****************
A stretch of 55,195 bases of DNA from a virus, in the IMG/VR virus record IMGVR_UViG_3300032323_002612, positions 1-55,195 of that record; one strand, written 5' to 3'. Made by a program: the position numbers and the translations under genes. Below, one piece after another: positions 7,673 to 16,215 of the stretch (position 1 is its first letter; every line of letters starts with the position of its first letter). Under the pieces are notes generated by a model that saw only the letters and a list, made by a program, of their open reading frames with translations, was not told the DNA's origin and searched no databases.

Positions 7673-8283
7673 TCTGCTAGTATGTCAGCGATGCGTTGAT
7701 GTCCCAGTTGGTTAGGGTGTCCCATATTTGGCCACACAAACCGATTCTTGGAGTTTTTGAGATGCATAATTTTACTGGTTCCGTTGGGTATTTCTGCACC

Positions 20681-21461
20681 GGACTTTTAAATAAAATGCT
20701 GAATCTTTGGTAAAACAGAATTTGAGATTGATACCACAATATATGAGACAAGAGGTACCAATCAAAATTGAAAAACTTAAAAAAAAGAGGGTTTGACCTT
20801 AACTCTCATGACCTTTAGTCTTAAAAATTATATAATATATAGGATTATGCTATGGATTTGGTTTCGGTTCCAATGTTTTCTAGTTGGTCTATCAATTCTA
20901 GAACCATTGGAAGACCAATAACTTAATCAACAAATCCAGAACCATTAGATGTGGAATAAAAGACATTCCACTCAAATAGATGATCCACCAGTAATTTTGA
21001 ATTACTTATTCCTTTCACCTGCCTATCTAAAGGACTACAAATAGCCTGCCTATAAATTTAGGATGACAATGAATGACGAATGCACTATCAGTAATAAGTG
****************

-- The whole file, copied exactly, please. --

A stretch of 55,195 bases of DNA from a virus, in the IMG/VR virus record IMGVR_UViG_3300032323_002612, positions 1-55,195 of that record; one strand, written 5' to 3'. Made by a program: the position numbers and the translations under genes. Below, one piece after another: positions 7,673 to 16,215 of the stretch (position 1 is its first letter; every line of letters starts with the position of its first letter). Under the pieces are notes generated by a model that saw only the letters and a list, made by a program, of their open reading frames with translations, was not told the DNA's origin and searched no databases.

Positions 7673-8283
7673 TCTGCTAGTATGTCAGCGATGCGTTGAT
7701 GTCCCAGTTGGTTAGGGTGTCCCATATTTGGCCACACAAACCGATTCTTGGAGTTTTTGAGATGCATAATTTTACTGGTTCCGTTGGGTATTTCTGCACC

Positions 20681-21461
20681 GGACTTTTAAATAAAATGCT
20701 GAATCTTTGGTAAAACAGAATTTGAGATTGATACCACAATATATGAGACAAGAGGTACCAATCAAAATTGAAAAACTTAAAAAAAAGAGGGTTTGACCTT
20801 AACTCTCATGACCTTTAGTCTTAAAAATTATATAATATATAGGATTATGCTATGGATTTGGTTTCGGTTCCAATGTTTTCTAGTTGGTCTATCAATTCTA
20901 GAACCATTGGAAGACCAATAACTTAATCAACAAATCCAGAACCATTAGATGTGGAATAAAAGACATTCCACTCAAATAGATGATCCACCAGTAATTTTGA
21001 ATTACTTATTCCTTTCACCTGCCTATCTAAAGGACTACAAATAGCCTGCCTATAAATTTAGGATGACAATGAATGACGAATGCACTATCAGTAATAAGTG